Former WaMu execs rally to help colleagues

Former WaMu execs rally to help colleagues »Play Video
SEATTLE -- Some former executives of Washington Mutual are trying to raise money to help current employees of the company.

Tens of thousands of workers at WaMu are grappling with their lives that were suddenly turned upside down. The company's stock and options are now worthless, and more employees are set to lose their jobs following the acquisition by JPMorgan Chase.

And some former top officials of WaMu say it's time to do something to help out.

"For a lot of us, Washington Mutual was a huge part of our lives, and for a long time it was a wonderful place to work," said a retired WaMu executive Fay Chapman.

And now, Chapman believes it's time to give back.

With her former company in turmoil and so many current employees there facing desperate times, she and others want to raise money for them.

"Anything is welcome at this point," she said. "We just want to have a big enough fund that we can actually give a reasonable helping hand to people."

These are tough financial times for nearly everybody, but the group is leaning on former employees who, as Chapman said, "were lucky enough to have sold their stock before the big mess," along with workers whose retirement plans haven't been wiped out.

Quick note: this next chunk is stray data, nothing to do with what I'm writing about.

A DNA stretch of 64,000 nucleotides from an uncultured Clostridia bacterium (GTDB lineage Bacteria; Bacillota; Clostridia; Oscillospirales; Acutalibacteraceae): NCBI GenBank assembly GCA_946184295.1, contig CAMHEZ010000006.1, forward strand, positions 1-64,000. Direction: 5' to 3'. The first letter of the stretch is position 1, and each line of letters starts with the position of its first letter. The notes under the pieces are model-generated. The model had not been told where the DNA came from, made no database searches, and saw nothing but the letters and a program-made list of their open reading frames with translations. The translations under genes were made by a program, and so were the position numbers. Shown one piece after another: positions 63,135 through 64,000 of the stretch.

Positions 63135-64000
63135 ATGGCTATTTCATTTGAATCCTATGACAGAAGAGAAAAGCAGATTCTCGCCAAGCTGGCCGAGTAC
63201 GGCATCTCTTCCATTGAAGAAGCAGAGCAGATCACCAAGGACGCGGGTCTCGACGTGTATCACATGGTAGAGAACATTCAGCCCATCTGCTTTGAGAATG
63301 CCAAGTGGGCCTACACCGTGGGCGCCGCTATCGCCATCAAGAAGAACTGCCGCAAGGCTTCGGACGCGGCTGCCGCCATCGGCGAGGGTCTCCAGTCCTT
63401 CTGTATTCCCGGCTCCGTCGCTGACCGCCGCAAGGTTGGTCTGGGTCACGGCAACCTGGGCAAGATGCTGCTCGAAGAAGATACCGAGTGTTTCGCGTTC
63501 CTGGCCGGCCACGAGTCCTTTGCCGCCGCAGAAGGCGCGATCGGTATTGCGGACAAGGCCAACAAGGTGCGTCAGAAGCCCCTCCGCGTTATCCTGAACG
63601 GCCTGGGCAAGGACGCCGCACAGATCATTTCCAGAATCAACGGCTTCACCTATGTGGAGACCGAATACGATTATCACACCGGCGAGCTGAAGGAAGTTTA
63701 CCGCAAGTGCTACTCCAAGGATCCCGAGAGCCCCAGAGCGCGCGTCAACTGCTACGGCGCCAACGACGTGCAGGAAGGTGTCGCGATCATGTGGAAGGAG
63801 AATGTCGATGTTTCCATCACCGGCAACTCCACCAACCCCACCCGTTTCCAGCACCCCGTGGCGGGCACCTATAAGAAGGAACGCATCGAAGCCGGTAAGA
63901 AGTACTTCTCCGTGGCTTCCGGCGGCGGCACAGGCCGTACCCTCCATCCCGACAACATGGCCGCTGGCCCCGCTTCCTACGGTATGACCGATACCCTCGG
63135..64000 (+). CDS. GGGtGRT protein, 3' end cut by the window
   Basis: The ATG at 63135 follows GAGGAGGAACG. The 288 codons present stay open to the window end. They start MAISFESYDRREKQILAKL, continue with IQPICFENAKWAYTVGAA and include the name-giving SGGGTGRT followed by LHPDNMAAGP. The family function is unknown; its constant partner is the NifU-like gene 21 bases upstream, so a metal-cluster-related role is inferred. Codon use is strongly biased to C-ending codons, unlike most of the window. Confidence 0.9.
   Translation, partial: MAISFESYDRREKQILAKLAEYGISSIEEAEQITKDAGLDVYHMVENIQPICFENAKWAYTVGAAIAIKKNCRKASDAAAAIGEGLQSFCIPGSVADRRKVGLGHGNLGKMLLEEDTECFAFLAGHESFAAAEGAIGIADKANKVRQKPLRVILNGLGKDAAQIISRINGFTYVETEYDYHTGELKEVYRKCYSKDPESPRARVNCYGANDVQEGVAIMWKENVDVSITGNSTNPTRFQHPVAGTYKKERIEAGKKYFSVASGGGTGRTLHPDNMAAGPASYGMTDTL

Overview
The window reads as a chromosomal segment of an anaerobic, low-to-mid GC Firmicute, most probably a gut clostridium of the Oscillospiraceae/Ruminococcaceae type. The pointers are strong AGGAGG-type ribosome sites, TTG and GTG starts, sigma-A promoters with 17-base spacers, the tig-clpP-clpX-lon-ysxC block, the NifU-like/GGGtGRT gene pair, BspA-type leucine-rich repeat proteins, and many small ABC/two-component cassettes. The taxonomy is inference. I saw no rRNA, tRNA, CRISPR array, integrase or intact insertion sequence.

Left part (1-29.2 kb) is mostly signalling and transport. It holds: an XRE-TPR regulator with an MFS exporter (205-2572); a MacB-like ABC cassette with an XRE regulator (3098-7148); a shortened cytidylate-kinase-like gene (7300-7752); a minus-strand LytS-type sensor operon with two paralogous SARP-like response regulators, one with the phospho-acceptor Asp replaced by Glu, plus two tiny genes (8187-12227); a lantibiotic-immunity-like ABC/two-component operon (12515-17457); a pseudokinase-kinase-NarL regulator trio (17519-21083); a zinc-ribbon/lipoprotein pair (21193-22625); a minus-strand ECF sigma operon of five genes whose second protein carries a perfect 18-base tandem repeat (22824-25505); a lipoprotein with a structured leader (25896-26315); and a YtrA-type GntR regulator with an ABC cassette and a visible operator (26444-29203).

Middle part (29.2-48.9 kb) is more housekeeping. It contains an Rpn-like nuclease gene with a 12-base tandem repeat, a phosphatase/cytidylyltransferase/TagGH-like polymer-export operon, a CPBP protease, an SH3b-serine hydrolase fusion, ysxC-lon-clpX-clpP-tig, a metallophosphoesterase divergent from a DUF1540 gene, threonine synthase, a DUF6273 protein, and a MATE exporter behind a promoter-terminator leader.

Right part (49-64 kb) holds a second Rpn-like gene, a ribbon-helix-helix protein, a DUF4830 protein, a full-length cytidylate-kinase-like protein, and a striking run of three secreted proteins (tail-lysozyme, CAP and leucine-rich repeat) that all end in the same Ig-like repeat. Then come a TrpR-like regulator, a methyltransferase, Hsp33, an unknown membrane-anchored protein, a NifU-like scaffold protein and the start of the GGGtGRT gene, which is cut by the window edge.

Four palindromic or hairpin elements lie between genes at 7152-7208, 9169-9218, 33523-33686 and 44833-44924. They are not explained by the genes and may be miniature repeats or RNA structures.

"These people are retired. They have a nest egg. They want to reach back and help their old friends," Chapman said.

The goal is to pay for as many college scholarships as possible for WaMu families.

"We chose to help people pay for their kids' college because we think that's one of the things that a lot of people were saving for, and those college savings they've most likely lost," said Chapman.

The former WaMu employees contacted the Seattle Foundation, which helps with philanthropic efforts.

"We haven't seen anything precisely like this, but we're in different times than we were (in) before," said Allison Parker with the foundation.

So far, more than $50,000 in donations have been collected.

"The need will be great, and we realize we can't help everyone," Parker said. "But being able to help some and make a dent will give folks hope."

"I think a lot of them feel like they've been hung out to dry, and we don't want them to feel that way," said Chapman. "we

The group is not seeking contributions from the general public and so far, the former executives say the response from other former executives and managers has been very good.